Courtney Smith is convinced her passion for sports is genetic. Growing up in Broomall, Pa., a suburb of Philadelphia, in a family that literally worshipped their sports heroes and treated baseball games as ritual events, she came to appreciate their devotion.
“My Polish-American great-grandmother had a special game rosary,” says Smith, now a doctoral candidate in Lehigh’s history department. “My maternal grandmother was, and still is unfortunately, a very devout fan of the Pittsburgh Pirates, as was her mother, my great-grandmother. They were also very devout Polish-American Catholics, so during each game of the 1960 World Series between the Pirates and the Yankees, they said the rosary.
“In Game 7 of that World Series, the Pirates’ Bill Mazeroski, a Polish-American Catholic, hits the game-winning and series-winning home run,” she recalls before adding, “I firmly believe in the power of prayer.”
Athletics has blossomed into an academic interest of Smith’s as well, and will form the basis of her doctoral thesis tracing the history of Lehigh sports.
Titled “A Delicate Balance: A History of Lehigh Athletics from 1866-2001,” the thesis will address the university’s long-standing adherence to high academic standards while turning out winning athletic programs.
“Throughout its 135-year history, Lehigh has always managed to do that,” says Smith, who earned her undergraduate degree at Cabrini College and her M.A. at Lehigh in 2002.
“Even when other schools were chastised for the academic abuses under their athletic programs, Lehigh was singled out for praise.”
The effects of the 1929 Carnegie Foundation report
A pivotal point in the university’s history came in 1929, when a blistering report compiled by the Carnegie Foundation excoriated schools around the country for their lax academic standards for college athletes. Although Lehigh was noted in that report for its strong adherence to high academic standards for its athletes, the report spawned a series of initiatives at Lehigh that ensured that practice.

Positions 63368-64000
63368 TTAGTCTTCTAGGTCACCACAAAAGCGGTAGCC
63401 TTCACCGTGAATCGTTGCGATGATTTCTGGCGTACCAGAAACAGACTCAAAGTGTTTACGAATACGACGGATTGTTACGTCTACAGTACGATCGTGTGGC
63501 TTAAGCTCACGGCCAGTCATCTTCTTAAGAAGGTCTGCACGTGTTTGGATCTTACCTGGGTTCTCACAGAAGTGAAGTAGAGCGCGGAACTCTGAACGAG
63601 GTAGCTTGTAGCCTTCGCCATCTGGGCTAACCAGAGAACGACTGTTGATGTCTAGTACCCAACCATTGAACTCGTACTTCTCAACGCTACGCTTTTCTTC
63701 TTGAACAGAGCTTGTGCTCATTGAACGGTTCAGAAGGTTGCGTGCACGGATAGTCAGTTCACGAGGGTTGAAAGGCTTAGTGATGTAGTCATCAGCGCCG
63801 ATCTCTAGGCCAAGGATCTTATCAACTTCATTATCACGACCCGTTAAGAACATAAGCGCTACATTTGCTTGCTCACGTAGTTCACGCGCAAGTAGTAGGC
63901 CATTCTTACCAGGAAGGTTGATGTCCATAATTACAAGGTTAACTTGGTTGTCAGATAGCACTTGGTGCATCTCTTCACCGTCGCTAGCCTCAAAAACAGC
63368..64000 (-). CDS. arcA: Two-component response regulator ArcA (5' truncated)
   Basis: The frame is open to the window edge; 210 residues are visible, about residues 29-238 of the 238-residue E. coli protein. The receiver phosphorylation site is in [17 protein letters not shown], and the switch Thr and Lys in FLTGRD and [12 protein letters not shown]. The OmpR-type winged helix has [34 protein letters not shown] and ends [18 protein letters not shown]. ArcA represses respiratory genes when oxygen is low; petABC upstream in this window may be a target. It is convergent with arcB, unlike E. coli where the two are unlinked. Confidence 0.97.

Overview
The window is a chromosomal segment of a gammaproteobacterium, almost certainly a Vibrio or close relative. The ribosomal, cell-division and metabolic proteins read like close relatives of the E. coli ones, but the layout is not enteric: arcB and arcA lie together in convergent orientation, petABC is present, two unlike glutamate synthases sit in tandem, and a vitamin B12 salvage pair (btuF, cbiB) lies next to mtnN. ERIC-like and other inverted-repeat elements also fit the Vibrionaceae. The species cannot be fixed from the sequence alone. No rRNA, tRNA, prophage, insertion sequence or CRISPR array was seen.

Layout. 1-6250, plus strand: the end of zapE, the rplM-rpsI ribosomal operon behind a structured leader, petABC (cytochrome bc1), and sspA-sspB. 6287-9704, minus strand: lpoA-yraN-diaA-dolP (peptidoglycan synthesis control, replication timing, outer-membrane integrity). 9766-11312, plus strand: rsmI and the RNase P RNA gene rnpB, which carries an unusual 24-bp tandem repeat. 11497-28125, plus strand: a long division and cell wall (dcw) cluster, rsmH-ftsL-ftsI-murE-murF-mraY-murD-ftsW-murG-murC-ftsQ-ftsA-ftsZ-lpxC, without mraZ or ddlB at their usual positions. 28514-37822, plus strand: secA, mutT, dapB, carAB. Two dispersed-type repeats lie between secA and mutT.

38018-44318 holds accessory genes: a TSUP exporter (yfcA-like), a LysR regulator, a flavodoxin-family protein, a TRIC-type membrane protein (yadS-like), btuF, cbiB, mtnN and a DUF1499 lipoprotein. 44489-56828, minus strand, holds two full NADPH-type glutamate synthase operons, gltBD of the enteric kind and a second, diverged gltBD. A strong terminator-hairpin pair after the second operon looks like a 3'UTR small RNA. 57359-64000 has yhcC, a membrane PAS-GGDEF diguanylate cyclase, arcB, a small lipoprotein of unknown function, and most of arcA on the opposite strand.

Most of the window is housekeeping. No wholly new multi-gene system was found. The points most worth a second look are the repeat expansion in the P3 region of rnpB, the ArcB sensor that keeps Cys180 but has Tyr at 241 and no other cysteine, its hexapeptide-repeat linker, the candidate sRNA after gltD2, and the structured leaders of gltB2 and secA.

They included the Alumni Student Grant Program, which was temporarily sidelined during World War II, as well as a program that allowed alumni to subsidize tuition costs and thereby avoid the necessity of athletic scholarships.
“Everyone involved in the Lehigh athletic program, from the school presidents to the athletic directors and even the alumni, were determined to run a program free of ‘abuse and excess,’ What they meant was that they were not going to subsidize athletes through secret slush funds or under-the-table payments,” Smith says.
“Of course,” she adds, “this policy had a downside. Except for the wrestling team, Lehigh’s intercollegiate teams struggled on the playing field. So, the school developed this need-based program, the Alumni Student Grants Program, which allowed it to subsidize athletes without offering outright, full-ride athletic scholarships.”
What surprised—and disappointed her—was the notion of the NCAA as “a corrupt, monolithic monster” that pervaded much of the contemporary secondary literature she perused.
“I enjoyed reading the 1929 Carnegie Report because its writers made very conscious efforts to present a balanced yet critical overview of American intercollegiate athletic programs,” Smith says, noting the contrast between that report and the work of most contemporary scholars who made little discernable effort to present balanced overviews.